The Managed Object Browser or MOB is a tool that is bundled with vCenter and ESXi, and it can be used to visually explore the structure of various vSphere related objects, such as Virtual Machines, Datastores and Clusters. This becomes invaluable when developing automation or reporting on infrastructure.
Each object within the MOB contains an array of data, from common information such as the objects name, configured CPU & Memory or its overall status, to less explored data such hardware device keys, VMX file paths and snapshot tree structure.
Not only can the MOB be used to explore this information, but it can also be used to invoke various methods against the various objects. For example, when viewing a Virtual Machine object you can invoke
vm.namewould return the
nameof the virtual machine object you are working with.
number, or another
object. When the value of a property is another object, the path can continue to be walked.
https://<vcenter-server-IP-or-FQDN>/mob/?moid=vm-725&doPath=guest- including the moRef of the vCenter object (e.g.
To connect to your vCenter MOB, navigate to
https://<vcenter-server-IP-or-FQDN>/mob and login with valid credentials.
At the top of your page you should see a table, the first column is the property/attribute name, followed by its type, and then the value. This structure will be used throughout the MOB.
This second page shows us various Service Managers that vCenter provides, such as
OvfManager, these provide various actions and functions, but for now we are only interested in consuming existing information.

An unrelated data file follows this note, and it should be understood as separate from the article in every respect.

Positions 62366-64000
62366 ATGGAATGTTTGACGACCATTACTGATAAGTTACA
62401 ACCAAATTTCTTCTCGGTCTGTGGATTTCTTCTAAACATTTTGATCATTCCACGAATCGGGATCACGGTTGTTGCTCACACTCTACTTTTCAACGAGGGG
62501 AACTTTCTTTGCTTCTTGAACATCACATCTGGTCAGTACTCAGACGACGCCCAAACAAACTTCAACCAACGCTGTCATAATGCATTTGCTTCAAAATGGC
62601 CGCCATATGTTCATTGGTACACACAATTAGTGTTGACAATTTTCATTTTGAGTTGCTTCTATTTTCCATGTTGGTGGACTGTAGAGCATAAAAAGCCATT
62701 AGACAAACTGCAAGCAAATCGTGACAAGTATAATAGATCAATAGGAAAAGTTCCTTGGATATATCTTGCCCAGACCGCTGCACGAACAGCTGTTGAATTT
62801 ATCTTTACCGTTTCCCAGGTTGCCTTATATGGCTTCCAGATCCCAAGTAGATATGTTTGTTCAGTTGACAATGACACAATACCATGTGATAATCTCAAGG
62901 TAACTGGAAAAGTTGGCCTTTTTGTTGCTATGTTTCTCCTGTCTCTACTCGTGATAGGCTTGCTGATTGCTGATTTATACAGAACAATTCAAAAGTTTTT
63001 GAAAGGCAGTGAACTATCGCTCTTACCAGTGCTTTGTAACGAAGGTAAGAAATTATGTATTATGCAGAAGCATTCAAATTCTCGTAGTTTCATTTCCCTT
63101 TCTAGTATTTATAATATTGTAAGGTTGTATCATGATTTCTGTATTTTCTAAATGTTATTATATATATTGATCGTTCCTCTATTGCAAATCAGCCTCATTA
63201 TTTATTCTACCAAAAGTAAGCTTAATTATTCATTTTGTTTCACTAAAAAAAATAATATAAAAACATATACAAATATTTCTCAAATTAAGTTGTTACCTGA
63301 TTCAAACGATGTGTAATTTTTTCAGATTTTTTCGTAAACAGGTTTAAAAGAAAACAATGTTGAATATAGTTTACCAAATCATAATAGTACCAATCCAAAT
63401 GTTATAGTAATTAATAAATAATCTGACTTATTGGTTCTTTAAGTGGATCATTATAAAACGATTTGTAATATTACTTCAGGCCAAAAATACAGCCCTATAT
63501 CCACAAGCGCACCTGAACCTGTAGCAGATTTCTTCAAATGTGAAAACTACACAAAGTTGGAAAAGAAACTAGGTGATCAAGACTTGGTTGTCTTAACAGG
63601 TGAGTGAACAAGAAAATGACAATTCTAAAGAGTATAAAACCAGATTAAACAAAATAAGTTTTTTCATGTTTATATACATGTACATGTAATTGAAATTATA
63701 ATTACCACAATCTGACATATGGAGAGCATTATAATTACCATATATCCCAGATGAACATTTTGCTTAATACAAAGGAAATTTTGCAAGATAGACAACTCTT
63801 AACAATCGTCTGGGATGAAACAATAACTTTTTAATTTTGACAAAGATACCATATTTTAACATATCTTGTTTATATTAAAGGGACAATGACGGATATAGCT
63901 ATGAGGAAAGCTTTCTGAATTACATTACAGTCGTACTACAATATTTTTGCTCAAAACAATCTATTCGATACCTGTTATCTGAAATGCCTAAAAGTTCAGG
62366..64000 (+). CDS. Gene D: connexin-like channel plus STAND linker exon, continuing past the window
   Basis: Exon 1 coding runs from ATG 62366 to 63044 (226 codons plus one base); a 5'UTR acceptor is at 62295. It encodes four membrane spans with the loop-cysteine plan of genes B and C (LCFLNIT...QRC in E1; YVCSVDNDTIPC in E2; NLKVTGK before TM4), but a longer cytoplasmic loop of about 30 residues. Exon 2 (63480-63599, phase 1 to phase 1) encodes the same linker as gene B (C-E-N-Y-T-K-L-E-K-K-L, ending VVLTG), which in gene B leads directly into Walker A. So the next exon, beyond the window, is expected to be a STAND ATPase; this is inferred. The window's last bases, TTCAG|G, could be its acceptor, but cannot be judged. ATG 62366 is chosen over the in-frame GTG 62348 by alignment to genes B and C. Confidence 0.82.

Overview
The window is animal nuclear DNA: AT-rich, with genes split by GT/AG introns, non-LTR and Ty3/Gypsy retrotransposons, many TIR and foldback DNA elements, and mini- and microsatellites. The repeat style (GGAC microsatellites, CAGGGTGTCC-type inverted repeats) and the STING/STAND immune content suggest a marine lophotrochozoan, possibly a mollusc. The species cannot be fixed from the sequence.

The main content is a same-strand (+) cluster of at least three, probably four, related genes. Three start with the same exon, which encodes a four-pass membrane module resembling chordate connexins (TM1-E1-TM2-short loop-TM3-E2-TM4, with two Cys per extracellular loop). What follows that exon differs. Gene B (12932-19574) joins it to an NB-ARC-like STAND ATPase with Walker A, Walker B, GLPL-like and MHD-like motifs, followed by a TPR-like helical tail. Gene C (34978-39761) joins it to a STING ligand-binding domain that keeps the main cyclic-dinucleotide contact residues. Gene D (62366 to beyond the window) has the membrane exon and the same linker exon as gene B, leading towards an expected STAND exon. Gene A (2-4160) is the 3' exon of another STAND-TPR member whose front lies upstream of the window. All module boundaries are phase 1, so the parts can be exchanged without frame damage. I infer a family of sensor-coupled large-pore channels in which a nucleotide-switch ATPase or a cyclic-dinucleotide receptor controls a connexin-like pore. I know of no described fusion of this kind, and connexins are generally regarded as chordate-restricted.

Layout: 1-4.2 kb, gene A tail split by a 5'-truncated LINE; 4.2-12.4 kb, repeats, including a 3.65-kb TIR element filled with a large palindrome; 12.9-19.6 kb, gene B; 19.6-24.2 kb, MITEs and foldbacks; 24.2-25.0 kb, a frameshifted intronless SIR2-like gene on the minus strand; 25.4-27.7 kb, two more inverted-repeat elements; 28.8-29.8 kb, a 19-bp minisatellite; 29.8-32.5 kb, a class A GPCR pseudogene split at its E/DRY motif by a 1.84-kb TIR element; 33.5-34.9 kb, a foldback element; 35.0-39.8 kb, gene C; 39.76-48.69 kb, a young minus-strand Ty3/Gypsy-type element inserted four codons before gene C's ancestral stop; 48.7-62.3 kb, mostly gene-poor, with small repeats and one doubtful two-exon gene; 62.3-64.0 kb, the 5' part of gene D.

rootFolder, the value should be
At the top of this next page you will see a
childEntity property, you should see some familiar values here - your Datacenters, their names will be shown within brackets ( ).
Within the Datacenter object screen you will see a lot of familiar information, this is the real start of what you would see within vCenter. On this page you will see links to your Datastores and Networks. At the bottom you will also see
You might have noticed that Datastores start with
datastore- and Networks start with
network-. As you browse the MOB you will see that various vSphere related objects have a naming prefix to them. (
vm- for VMs,
host- for Hosts etc).
Inside the top level VM folder, which has the name
vm (find the
name property), you will find all child folders as well as any virtual machines that have not been organised in to a folder. This is the root, or top level, vm folder - some applications such as
govc rely on this when providing the path to an object, for example if you wanted to move a vm in to a folder:
govc object.mv /dc1/vm/vm-foo-* /dc1/vm/folder-foo.
Take some time to look through this object, take note of the values against the
network properties. Now compare these to what you see within the vCenter UI, they should match.
We are now looking at the
guest information for our Virtual Machine. Take a look at the
hostname properties. Once again, these should match what you see within vCenter - is the VM powered on or off? What is the hostname shown on the summary tab?
Take note of the
Property Path at the top of the page, this currently shows
Property Path again, you should now see that we are in
summary.config. The path shows us where we are within an object, so at the moment we are within
Take a look at some of the properties listed here, such as the
guestFullName, check it against vCenter. The full path to this property would be
Install-Module -Name VMware.PowerCLI.
Connect-VIServer -Server "vcenter.domain.com" -User "username" -Password "password".
$vm = Get-VM -Name "vm-name".
To access the data we would normally see on an object within the MOB, via PowerCLI, we need to use the
Ignoring the ExtensionData property, we can see in the two simple examples above that the path we have gone down to get our data through PowerCLI matches the same path we went down to get the data from MOB.
vmwith the type